The company is spending between $1 billion and north of $3 billion -- a price tag that will be affected by the final design of the network, further phases that could expand the number of satellites to double the initial number, and other factors.
Project Loon had the potential to build a network of balloons to cover the entire planet, Google CEO Larry Page said at a conference earlier this year, noting that balloons were cheaper and faster to build.
However, satellites can afford greater capacity and flexibility, while costs to build them appear to have dropped in recent years.
"I think the satellites will initially complement Project Loon," Laura DiDio, principal at ITIC, told TechNewsWorld. At first glance, satellites appear to be more robust than high-altitude balloons circumnavigating the globe, which could be knocked off course or downed by severe weather conditions. Satellites can also be impacted by an incident that might occur in space, but seem more substantial than a high-altitude balloon."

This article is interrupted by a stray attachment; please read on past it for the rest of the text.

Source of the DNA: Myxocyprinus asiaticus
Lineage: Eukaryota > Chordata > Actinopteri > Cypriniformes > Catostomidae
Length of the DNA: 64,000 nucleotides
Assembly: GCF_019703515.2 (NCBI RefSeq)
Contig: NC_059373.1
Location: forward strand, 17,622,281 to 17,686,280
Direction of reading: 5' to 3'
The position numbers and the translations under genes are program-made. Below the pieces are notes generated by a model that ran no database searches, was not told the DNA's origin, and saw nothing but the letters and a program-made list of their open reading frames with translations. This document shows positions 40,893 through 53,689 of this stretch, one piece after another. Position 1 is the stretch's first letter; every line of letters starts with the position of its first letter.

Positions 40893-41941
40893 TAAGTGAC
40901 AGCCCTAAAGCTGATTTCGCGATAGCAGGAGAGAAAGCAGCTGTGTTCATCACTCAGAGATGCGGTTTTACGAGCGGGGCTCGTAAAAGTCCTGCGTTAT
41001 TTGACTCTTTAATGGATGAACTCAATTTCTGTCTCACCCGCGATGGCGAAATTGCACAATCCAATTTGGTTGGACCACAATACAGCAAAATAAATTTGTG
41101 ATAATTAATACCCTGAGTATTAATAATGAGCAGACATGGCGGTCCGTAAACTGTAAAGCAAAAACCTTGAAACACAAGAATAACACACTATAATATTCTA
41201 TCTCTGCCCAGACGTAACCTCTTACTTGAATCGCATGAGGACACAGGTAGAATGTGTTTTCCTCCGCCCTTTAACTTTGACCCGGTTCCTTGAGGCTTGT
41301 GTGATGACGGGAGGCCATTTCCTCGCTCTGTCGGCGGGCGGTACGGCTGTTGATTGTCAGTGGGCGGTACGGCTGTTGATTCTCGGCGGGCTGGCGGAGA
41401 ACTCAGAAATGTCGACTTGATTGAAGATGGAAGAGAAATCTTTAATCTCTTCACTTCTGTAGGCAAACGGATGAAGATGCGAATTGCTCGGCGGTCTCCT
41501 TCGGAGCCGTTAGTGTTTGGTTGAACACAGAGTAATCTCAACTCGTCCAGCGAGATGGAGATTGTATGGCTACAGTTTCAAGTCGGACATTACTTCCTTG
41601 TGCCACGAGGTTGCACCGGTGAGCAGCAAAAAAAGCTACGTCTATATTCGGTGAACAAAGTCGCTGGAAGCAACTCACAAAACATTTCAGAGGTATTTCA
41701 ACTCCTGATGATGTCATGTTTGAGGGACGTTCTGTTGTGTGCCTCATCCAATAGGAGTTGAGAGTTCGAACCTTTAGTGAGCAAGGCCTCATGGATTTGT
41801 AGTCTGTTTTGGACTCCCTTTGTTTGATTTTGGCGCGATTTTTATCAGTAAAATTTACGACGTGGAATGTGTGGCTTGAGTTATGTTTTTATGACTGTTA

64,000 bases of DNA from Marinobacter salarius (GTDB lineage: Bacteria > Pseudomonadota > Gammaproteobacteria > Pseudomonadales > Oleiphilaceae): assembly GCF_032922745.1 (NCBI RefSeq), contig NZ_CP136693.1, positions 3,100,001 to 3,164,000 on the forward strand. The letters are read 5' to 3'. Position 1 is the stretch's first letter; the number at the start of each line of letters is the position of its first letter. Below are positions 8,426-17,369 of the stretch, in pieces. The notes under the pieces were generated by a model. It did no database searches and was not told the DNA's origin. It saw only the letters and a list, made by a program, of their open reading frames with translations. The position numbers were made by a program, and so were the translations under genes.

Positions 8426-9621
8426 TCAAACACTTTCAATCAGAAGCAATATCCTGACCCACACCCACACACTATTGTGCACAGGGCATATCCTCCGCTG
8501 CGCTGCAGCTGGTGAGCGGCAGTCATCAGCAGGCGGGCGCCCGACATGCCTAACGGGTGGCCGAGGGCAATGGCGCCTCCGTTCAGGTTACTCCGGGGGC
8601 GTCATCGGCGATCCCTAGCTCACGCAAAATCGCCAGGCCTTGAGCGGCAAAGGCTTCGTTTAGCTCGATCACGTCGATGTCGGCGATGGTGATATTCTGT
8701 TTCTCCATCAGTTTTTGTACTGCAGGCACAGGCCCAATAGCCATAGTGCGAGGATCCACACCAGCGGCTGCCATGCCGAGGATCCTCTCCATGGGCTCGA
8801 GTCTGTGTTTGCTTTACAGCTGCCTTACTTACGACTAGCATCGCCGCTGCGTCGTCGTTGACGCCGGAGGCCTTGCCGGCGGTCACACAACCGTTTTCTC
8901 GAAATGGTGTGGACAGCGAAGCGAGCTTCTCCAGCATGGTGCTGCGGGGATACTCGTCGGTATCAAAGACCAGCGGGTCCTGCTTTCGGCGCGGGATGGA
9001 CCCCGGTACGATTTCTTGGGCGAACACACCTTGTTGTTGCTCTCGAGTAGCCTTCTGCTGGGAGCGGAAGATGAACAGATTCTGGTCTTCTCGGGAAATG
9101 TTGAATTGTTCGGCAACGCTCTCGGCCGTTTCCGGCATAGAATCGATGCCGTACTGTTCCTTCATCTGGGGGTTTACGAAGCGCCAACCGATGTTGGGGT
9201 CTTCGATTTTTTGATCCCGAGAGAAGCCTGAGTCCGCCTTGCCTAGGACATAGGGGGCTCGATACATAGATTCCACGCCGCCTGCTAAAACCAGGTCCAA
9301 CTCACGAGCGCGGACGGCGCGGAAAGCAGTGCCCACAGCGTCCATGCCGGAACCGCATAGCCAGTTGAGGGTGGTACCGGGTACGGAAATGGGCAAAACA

'Cheaper to Build'
"Balloons can more easily be shot down, typically have less range, and are more vulnerable to atmospheric conditions, but they are far cheaper to build and launch," said Rob Enderle, principal at the Enderle Group. "A typical developing country doesn't have the technology to shoot down satellites. They can execute Loon more quickly, but the satellite approach would potentially be far more strategic."
As part of the project, Google apparently plans to take advantage of developments in antenna technology, which can track multiple moving satellites. Some current antennas have no moving parts and can be controlled by software, which lowers maintenance and manufacturing costs.